6) Learning & practicing new skills– Knowledge may weigh nothing, but it is soon lost on the fool who does not put it to use. Get some books on whatever skill you are looking to learn and then practice it! Some folks call this “dirt-time” or “boots on the ground training”. Practice in your own backyard if you can. Get the kids out there and make it a family event. Other good ways to practice new skills (if you can’t at your home location) is to go to a working farm and see if you can volunteer in exchange for learning how to farm, tend animals, use equipment, etc. You could see if an Amish/Mennonite farm would allow you to volunteer, as long as you respect their religion and privacy. Another way (greatly overlooked by Preppers)- is to join a Historical Reenactment Group- primarily either a Mountain Man/Rendezvous group or an American Civil War reenactment unit. Why? These two particular reenactment groups practice living life as if it was still the 1800’s- no running water, no electricity, no internet/phones, etc. These people who reenact (usually for the general public education or school-program, and for fun of course), are used to living outdoors in tents, cooking over a campfire with cast iron, storing food that won’t spoil, using black-powder firearms (for demonstration/hunting purposes), are skilled at using knives and hand-sewing, and all without electricity or the internet to aid them. Many reenactment units have “loaner gear” that they can let you borrow for a weekend at an event, to see if you like reenacting. If they don’t have loaner gear, getting into the reenacting hobby is not as expensive as most think (plus a lot of the reenactment gear like the cast iron, tent, knives, etc are good prep items too!) Find a reenactment group in your area (just search on the internet for groups), talk to them, explain you are looking to practice prepper skills outdoors and living the 1800’s (no-electricity) lifestyle. Most reenactment groups are family-0riented and are willing to help others join a unit. Most reenactment units go out and “reenact” their time-period one weekend a month during spring/summer/fall and are understanding of work/family/medical obligations, so its not a huge, life-changing commitment to join one of these groups (although there are reenactors out there that LOVE the reenactment lifestyle so much, that they do consider it a big part of their lives). Besides practicing outdoor living skills, you might learn a thing or two about history that wasn’t taught to you in school!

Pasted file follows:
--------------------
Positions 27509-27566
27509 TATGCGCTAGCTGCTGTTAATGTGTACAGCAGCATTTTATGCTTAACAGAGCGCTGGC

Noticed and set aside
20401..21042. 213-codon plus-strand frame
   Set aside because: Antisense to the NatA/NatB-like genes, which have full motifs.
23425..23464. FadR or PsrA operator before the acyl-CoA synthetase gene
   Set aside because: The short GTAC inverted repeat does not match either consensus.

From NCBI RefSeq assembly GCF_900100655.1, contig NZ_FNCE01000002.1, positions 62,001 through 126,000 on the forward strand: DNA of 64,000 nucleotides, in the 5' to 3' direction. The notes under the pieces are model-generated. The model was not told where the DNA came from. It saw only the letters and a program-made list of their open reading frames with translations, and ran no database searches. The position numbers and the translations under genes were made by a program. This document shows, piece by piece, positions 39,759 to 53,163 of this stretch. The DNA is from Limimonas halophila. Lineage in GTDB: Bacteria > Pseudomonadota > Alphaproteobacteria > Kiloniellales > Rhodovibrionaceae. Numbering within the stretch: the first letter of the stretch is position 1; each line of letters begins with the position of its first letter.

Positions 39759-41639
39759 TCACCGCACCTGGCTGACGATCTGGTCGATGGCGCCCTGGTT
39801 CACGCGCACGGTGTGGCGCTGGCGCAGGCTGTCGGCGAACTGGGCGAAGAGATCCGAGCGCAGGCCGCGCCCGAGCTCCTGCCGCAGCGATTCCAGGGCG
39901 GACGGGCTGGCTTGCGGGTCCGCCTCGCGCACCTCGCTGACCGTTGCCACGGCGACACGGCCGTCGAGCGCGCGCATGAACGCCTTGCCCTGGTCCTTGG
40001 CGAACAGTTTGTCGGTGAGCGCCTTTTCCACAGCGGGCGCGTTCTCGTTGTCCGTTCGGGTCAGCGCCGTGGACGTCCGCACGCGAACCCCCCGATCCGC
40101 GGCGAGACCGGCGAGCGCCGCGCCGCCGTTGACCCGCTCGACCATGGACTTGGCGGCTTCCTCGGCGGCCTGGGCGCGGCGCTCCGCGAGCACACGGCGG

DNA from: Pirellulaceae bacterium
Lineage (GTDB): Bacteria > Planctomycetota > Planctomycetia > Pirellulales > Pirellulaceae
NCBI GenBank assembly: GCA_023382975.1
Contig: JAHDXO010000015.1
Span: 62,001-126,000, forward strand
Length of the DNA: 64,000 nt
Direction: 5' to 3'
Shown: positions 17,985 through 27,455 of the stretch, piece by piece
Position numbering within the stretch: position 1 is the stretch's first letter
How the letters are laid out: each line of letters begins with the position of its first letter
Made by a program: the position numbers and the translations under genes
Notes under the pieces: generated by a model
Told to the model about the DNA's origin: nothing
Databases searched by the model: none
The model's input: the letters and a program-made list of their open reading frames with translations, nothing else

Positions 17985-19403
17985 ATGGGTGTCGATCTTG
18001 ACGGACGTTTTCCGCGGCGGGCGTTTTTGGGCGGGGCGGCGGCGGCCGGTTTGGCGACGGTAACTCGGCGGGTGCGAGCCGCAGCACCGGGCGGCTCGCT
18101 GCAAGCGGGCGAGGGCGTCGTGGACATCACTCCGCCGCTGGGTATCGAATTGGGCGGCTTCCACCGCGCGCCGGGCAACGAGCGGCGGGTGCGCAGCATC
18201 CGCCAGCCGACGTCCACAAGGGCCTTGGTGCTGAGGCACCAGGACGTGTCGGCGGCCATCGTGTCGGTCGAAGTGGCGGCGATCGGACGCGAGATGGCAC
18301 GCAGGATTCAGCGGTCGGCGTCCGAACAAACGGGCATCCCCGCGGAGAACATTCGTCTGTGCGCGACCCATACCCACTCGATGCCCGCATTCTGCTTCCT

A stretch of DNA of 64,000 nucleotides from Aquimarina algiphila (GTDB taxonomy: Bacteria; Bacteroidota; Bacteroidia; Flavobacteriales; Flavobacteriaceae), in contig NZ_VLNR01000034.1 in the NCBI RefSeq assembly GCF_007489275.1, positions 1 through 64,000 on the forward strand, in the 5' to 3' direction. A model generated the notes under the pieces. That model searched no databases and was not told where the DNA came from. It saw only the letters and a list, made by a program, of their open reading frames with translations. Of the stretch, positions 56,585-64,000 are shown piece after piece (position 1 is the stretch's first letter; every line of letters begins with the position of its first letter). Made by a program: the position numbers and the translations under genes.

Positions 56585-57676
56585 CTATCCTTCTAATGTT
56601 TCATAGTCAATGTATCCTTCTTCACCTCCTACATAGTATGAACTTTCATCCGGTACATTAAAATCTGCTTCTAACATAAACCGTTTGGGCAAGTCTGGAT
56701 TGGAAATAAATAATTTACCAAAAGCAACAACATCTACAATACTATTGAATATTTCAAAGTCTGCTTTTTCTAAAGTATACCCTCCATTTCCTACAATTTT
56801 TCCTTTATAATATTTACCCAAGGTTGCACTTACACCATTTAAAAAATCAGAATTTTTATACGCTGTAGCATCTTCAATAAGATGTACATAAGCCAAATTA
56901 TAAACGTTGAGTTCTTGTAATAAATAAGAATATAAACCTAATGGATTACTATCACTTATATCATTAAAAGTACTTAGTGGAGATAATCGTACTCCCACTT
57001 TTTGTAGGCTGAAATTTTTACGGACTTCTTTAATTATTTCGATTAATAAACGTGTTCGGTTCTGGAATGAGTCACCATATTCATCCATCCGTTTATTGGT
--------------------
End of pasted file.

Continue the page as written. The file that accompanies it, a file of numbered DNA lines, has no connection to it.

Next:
7) Being realistic while questioning everything– An excellent habit to develop is the ability to be realistic when it comes to prepping (maybe the zombies won’t come after all), but at the same time, still questioning everything. Question authority, question government, question anyone who wants to regulate, tax, or take-away your rights. Question products (is it a good product to buy? Will it last?). Question skills (is there more than one way to do that?). Question knowledge (did the news really just say that? Did that really happen that way or am I being lied to?). We used to teach children in this country to question everything and research things themselves. We don’t do that anymore and it has resulted in the loss of common sense. Keep in mind why you are prepping- be realistic with yourself and your group. Are you prepping solely on the thought that a Super Volcano might erupt? Or are you more realistic in prepping that you know prepping means being prepared for ANY scenario, not just a particular situation. Be honest with yourself.